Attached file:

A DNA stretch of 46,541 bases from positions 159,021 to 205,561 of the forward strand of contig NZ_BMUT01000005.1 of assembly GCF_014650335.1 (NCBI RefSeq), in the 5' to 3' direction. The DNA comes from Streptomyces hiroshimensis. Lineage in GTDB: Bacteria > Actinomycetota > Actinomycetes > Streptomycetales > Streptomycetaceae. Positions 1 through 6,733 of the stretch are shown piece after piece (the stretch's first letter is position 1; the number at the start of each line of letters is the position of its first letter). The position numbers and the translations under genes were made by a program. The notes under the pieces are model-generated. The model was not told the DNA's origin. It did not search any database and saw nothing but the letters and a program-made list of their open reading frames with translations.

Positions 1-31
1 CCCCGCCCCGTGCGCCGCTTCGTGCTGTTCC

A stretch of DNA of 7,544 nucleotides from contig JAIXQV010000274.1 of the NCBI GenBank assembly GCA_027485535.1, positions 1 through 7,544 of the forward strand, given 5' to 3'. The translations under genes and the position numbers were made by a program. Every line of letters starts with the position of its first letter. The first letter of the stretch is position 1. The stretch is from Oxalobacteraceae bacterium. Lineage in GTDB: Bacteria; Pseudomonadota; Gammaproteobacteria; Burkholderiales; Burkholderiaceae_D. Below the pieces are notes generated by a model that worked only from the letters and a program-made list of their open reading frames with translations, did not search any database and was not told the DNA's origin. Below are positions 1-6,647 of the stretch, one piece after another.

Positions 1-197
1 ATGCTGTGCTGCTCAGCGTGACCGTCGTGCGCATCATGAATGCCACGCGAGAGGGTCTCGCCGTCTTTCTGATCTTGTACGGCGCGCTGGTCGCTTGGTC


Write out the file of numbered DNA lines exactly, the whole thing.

A DNA stretch of 46,541 bases from positions 159,021 to 205,561 of the forward strand of contig NZ_BMUT01000005.1 of assembly GCF_014650335.1 (NCBI RefSeq), in the 5' to 3' direction. The DNA comes from Streptomyces hiroshimensis. Lineage in GTDB: Bacteria > Actinomycetota > Actinomycetes > Streptomycetales > Streptomycetaceae. Positions 1 through 6,733 of the stretch are shown piece after piece (the stretch's first letter is position 1; the number at the start of each line of letters is the position of its first letter). The position numbers and the translations under genes were made by a program. The notes under the pieces are model-generated. The model was not told the DNA's origin. It did not search any database and saw nothing but the letters and a program-made list of their open reading frames with translations.

Positions 1-31
1 CCCCGCCCCGTGCGCCGCTTCGTGCTGTTCC

A stretch of DNA of 7,544 nucleotides from contig JAIXQV010000274.1 of the NCBI GenBank assembly GCA_027485535.1, positions 1 through 7,544 of the forward strand, given 5' to 3'. The translations under genes and the position numbers were made by a program. Every line of letters starts with the position of its first letter. The first letter of the stretch is position 1. The stretch is from Oxalobacteraceae bacterium. Lineage in GTDB: Bacteria; Pseudomonadota; Gammaproteobacteria; Burkholderiales; Burkholderiaceae_D. Below the pieces are notes generated by a model that worked only from the letters and a program-made list of their open reading frames with translations, did not search any database and was not told the DNA's origin. Below are positions 1-6,647 of the stretch, one piece after another.

Positions 1-197
1 ATGCTGTGCTGCTCAGCGTGACCGTCGTGCGCATCATGAATGCCACGCGAGAGGGTCTCGCCGTCTTTCTGATCTTGTACGGCGCGCTGGTCGCTTGGTC